Steve Edwards' website
Nijmegen, 18 December 2004
"Wat leuk dat jij weigerde om Engels tegen Nederlanders te spreken! Ik ben het helemaal met je eens. Als zij geen Nederlands tegen jou wilt spreken, waarom moet jij Engels tegen hen spreken?" Unnamed reader
I refused to speak English today at the grocer. It's the first time I've done that, and it just came naturally.
That's really a bit rude in Holland. It's deceptive, is what it is; but the reason it's rude, specific to Holland, is that it imposes my Dutch upon a person who speaks good English.
It's still much easier for the Dutch person to speak English with me than it is to speak Dutch. I'm not alone in this, and in fact it's a rule: English-speaking people don't speak Dutch. There are few exceptions. And the Dutch speak English.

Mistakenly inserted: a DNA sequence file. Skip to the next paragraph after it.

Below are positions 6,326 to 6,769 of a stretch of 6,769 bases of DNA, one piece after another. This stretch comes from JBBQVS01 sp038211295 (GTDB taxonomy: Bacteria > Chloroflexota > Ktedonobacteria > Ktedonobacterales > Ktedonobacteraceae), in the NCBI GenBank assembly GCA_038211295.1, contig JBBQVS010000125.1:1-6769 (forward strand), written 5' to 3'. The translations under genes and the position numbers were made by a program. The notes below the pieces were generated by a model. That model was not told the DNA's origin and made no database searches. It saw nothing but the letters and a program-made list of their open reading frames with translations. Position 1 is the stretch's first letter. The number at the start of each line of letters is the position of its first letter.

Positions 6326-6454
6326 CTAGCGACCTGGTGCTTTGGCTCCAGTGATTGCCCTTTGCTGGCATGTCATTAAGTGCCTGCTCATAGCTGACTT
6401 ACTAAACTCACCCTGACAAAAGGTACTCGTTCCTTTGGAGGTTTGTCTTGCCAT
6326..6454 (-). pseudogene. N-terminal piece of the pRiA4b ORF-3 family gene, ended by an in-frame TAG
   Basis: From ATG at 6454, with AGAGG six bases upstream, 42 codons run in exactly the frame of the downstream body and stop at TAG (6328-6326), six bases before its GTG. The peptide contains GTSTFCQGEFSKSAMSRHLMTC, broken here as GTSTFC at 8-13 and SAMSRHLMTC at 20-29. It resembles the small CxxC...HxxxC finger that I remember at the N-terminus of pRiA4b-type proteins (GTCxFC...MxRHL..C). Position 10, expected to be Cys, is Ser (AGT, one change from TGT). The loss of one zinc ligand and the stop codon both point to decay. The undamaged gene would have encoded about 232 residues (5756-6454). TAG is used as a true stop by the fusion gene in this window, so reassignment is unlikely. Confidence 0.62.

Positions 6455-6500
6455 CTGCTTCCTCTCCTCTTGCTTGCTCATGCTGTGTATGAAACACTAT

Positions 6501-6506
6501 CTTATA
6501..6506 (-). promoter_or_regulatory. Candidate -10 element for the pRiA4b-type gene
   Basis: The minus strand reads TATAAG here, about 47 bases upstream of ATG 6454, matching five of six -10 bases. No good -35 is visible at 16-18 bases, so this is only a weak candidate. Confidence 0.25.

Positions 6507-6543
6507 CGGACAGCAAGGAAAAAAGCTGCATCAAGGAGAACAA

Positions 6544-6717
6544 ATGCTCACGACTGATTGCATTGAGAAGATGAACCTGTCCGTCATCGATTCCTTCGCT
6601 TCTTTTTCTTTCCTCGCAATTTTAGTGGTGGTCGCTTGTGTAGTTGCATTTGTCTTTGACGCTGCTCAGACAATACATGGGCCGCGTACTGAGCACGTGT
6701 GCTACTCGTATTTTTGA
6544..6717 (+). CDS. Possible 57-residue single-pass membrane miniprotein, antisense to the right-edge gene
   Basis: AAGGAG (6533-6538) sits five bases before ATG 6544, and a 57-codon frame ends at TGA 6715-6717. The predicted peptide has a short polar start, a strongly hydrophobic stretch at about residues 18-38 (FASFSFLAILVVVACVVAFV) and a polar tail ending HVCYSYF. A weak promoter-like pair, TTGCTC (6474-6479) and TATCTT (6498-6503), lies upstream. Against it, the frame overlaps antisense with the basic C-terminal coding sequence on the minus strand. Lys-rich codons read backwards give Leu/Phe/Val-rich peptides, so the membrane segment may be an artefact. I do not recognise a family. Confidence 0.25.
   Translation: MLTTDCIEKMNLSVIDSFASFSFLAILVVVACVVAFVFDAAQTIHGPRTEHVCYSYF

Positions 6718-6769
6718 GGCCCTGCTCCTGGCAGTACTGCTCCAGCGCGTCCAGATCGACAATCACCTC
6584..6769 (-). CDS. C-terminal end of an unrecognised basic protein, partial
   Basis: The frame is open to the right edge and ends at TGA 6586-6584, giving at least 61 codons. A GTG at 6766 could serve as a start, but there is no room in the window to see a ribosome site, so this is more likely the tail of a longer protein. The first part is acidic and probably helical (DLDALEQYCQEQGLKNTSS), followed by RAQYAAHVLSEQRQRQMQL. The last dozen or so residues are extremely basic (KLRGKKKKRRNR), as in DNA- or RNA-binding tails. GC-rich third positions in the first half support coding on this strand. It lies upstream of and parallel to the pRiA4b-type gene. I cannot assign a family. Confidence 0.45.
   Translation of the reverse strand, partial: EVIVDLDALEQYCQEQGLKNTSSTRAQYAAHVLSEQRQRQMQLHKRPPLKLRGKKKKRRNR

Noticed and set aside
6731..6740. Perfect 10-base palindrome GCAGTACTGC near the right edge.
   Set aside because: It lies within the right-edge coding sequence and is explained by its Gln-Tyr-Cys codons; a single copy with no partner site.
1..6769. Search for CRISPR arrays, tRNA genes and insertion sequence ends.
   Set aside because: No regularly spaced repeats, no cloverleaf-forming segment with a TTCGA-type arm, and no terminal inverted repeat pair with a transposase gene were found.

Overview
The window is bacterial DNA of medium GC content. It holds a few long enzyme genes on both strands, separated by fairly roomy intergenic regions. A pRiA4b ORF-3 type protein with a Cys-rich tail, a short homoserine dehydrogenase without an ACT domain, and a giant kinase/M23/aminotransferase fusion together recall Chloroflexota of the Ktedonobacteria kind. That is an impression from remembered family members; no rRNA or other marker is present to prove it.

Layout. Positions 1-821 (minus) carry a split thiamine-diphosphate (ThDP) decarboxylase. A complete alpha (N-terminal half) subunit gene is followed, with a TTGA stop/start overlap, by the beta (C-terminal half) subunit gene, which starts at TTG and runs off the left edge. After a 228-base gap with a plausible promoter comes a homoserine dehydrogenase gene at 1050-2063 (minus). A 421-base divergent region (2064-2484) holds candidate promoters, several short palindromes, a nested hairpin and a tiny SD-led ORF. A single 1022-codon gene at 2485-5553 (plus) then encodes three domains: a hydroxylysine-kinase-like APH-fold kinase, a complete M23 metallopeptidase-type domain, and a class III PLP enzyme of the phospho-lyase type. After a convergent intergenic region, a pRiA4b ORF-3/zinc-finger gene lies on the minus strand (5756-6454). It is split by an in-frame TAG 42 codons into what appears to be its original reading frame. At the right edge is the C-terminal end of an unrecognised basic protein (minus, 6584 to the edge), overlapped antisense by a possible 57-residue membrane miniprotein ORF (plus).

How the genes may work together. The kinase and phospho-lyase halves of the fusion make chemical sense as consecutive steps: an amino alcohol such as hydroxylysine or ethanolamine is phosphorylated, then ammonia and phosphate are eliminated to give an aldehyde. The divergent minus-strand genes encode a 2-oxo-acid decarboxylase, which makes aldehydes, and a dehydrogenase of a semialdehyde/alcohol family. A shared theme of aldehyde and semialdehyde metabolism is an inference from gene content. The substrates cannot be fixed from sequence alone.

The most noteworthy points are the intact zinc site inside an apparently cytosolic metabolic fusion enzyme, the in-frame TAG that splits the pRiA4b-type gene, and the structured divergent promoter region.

That's the logic behind the reflexive English-speaking. And it is the basis of the reason that I get fed up with it. It just never stops.
It is in fact somewhat rude to ask me "do you speak English?" It's a kind of rudeness that I put down to cultural difference: don't be offended, it's normal.
But it is rude, as a social custom. The question implies two things about me:
1.) That I'm a tourist, and
2.) That I don't know that it's okay to speak English [which means that I'm an ignorant tourist.]
Alternatively, the question implies what it really means and doesn't say: "I don't want to speak Dutch with you." This is not a conscious decision, but a reflex, based upon a very solid principle of effective communication. The most complete common language is the natural option.
But, then, that's where the fight comes back to me. Nobody else is going to help me to delay my ability to communicate so that I can improve it for the future. It's my project.
This roughly breaks down to the fact that there are two areas where I can take initiative. I can:
1.) Study the language on my own [which I do.]
2.) Be more persistent that we speak Dutch. Translation: I need to be a little bit more of a pain in the ass.